Understanding Changes in Demographics, Preferences and Markets for the Transit Industry

Changes are occurring in many areas that may have major impacts on public transportation ridership. These include changes in demographics, geographic trends, employment, land use, technology, transportation options, and psychographics. To date, however, no single document exists for transit managers, advocates, and elected officials that examines how these factors currently affect transit ridership and how continued changes may impact public transit markets over the coming decades. Improved information will help transit agencies strategically prepare for the future. Available literature improves the ability of analysts and practitioners to understand how changes in key factors influence transportation behavior. For example, literature presents information on how different demographic and socioeconomic groups have, in the past, made decisions about their residential location, auto ownership, and transit use. Some researchers are now challenging an older model of residential decision-making by considering whether there is an increased interest in residing in compact neighborhoods with shorter commute trips and more travel mode options; others suggest that these are short-term phenomena and trends will revert to the patterns of the past. Other research relevant to changing transit markets and travel behavior is examining additional factors that may be driving transit use such as family formation (size); population composition in terms of race and ethnicity; and lifestyles that include walking, biking, and transit use. Developing geographical trends (including regional migration, immigration, metropolitan growth, and emerging megaregions in the U.S.) are likely to impact travel demand and transit markets in the future. Information and communication technologies are becoming ubiquitous, and emerging technologies and mobility services (e.g., smartphone apps, carsharing, bikesharing, and dynamic ride services) are likely to impact the market for public transportation services in different ways in the future. Research is needed that focuses on how transportation markets are (and are not) changing. The proposed research will help transit agencies better market, operate, and plan public transportation for current and emerging markets. The objectives of this research are to: (1) provide the public transit community with an improved understanding of how changes over the past two decades have affected the universe of existing and potential transit customers; (2) examine the relevant factors and anticipated trends that may affect future travel behavior; and (3) provide guidance on how these changes may shape public transit marketing strategies, operations improvements, service design, and future capital investments. The research should address changes in the fundamental drivers of travel behavior, including but not limited to the following: (1) Demographics and socioeconomics, including but not limited to generational, income, ethnicity, education, and other factors; (2) Preferences affecting where people live, work, shop, and play, including attitudes that influence travel decisions; (3) Perceptions toward travel modes, auto ownership, and the environment; (4) Characteristics of Metropolitan Statistical Areas (MSAs) including land use, geographic trends, employment and residential location, as well as housing affordability, and availability of transportation options; (5) Workplace characteristics including the types of jobs, location, flex-time, telecommuting, hoteling, and public transit benefits; and (6) Information and communication technologies that affect attitudes, travel patterns, and lifestyle options that change the need to travel and trip types.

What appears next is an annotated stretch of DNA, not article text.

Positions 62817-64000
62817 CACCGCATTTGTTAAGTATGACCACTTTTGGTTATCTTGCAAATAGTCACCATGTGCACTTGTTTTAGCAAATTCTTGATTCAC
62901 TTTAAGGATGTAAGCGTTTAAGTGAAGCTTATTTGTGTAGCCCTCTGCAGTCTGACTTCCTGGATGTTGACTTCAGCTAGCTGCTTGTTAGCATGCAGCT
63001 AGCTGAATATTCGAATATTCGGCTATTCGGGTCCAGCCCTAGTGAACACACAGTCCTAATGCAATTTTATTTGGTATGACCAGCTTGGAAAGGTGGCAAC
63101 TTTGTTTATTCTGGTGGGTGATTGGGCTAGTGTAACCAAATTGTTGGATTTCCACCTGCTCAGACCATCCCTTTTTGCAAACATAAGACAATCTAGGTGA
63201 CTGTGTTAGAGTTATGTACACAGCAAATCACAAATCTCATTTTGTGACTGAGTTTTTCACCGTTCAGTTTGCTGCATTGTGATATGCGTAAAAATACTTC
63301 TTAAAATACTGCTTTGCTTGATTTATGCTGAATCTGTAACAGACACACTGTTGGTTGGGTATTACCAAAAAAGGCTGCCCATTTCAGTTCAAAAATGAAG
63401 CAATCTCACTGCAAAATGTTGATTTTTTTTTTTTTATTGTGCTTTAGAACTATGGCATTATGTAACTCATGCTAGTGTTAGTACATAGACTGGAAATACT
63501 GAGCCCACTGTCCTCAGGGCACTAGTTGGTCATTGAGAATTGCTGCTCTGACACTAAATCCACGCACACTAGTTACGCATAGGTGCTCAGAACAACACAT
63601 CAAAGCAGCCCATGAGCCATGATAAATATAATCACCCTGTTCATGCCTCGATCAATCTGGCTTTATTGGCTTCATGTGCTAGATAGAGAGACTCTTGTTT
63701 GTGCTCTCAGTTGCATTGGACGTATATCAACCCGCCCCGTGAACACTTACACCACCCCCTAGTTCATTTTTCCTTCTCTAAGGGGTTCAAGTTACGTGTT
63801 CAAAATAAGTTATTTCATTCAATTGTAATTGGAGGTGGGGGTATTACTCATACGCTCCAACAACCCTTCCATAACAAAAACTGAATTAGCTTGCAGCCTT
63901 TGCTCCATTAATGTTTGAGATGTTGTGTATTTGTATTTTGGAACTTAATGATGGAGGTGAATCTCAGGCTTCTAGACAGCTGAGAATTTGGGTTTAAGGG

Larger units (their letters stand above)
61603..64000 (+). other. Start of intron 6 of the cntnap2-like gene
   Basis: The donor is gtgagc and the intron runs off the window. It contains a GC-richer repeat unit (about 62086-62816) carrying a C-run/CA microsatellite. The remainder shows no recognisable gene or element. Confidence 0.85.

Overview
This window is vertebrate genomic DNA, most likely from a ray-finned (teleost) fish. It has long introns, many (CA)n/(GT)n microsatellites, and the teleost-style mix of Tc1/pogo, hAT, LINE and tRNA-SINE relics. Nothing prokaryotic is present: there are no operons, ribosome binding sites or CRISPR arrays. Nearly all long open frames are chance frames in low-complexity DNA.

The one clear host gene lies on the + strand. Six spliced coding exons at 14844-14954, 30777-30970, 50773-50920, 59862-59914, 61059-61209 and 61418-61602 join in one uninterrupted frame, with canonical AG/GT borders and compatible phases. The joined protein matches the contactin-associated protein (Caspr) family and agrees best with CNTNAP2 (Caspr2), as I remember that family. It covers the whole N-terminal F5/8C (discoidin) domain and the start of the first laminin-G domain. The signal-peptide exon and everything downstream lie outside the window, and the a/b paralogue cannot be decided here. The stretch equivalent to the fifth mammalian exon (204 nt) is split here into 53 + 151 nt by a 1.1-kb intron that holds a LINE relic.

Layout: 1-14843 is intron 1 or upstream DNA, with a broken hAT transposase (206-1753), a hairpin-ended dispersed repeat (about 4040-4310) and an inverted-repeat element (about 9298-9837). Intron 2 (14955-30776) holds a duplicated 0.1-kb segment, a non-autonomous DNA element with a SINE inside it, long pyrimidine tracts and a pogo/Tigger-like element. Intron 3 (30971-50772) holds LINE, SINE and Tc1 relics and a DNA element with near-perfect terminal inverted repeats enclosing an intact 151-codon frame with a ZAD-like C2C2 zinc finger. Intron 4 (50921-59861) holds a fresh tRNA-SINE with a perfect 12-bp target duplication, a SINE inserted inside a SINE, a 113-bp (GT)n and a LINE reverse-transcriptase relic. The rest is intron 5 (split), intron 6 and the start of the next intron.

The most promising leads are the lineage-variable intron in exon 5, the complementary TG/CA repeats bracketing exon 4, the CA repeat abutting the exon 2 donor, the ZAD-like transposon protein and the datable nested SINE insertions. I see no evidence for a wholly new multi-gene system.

• English


  • Status: Active
  • Funding: $349799
  • Contract Numbers:

    Project H-51

  • Sponsor Organizations:

    Federal Transit Administration

    1200 New Jersey Avenue, SE
    Washington, DC  United States  20590

    Transit Cooperative Research Program

    Transportation Research Board
    500 Fifth Street, NW
    Washington, DC    20001
  • Project Managers:

    Schwager, Dianne

  • Performing Organizations:

    New England Transportation Institute

    100 Railroad Row
    White River Junction, VT  United States  05001
  • Principal Investigators:

    Coogan, Matthew

  • Start Date: 20151023
  • Expected Completion Date: 20170122
  • Actual Completion Date: 0
  • Source Data: RiP Project 38983

Subject/Index Terms

Filing Info

  • Accession Number: 01551877
  • Record Type: Research project
  • Source Agency: Transportation Research Board
  • Contract Numbers: Project H-51
  • Files: TRB, RiP
  • Created Date: Jan 28 2015 1:00AM